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|Whatever Henry wants . . .
Written by KatharineW
(9/27/2010 9:27 a.m.)
in consequence of the missive, Maria and Henry - what a pair!, penned by Rachel G
I confess that I am somewhat stymied in my reply to Robbin's post because said response will propel me into Austenuations or Life and Times or, worse, quoting my own previous posts.
So, in the context of Mansfield Park, I can state that I agree with Robbin. Henry Crawford is a serial murderer. He doesn't physically kill his victims, he only destroys their peace of mind, their hopes for the future, their self esteem.
Henry Crawford is perhaps the creepiest of Jane Austen's villians. His sole raison d'etre is his personal pleasure. I would be astonished if anyone can find an action taken on his part that was made for solely for someone else's benefit. By the time we reach the end of this novel [I know better than to cite specific spoilers.] it will be plain to see that Henry Crawford's first, last, and only concern is Henry Crawford.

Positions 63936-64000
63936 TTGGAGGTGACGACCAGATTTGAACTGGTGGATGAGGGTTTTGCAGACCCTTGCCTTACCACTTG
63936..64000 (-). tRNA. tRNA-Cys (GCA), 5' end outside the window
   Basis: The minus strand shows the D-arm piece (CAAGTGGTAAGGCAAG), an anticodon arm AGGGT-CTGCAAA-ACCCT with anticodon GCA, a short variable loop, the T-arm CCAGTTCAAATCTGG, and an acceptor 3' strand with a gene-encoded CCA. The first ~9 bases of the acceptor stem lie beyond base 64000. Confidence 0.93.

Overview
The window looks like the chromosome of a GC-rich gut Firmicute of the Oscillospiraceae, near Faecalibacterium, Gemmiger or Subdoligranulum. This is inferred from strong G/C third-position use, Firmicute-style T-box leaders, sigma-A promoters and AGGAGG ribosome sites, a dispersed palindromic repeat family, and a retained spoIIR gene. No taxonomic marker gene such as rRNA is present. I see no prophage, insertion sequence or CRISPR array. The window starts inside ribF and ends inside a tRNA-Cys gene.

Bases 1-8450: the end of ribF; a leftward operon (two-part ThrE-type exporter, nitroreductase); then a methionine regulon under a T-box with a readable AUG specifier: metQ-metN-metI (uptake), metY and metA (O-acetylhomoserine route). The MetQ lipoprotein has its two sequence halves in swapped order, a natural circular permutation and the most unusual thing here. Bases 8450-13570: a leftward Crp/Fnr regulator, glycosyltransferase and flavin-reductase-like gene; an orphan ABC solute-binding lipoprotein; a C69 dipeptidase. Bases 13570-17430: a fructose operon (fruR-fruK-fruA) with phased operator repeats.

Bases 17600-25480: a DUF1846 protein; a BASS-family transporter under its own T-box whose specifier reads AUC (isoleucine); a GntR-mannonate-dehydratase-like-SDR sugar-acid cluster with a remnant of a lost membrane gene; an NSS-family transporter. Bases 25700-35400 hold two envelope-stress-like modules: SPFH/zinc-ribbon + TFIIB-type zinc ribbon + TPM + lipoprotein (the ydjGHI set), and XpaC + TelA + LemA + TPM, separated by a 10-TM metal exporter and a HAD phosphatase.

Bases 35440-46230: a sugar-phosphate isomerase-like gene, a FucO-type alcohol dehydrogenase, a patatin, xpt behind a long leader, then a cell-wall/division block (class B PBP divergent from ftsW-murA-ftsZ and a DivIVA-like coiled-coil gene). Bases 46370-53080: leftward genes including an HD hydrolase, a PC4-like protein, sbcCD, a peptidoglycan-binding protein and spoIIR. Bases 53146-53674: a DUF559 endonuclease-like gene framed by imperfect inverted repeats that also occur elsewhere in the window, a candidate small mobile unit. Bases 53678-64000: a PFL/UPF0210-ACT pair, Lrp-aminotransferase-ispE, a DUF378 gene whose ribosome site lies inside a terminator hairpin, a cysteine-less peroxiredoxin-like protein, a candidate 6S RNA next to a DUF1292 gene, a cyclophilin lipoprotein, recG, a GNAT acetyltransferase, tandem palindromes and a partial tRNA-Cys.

This is a man who will break your heart and not care two pins about any of your concerns. This is a man who could easily morph into an actual murderer.
"Neighbors of Everingham, late the country residence of Henry Crawford, Esq., were astonished when the earthly remains of at least fifteen women were found buried in the elaborate shrubbery he created for the estate; a spot that is regarded as one of the prettiest places in the county . . . "
If Jane Austen had somehow survived to write her novels in the latter half of the twentieth century under the name of P. D. James, my pastiche passage is not only plausible it is an inevitable outcome for a man whose chief business in life is gratifying his own needs while paying no attention to the needs, or even the existence, of other people.
Be afraid, be very afraid.
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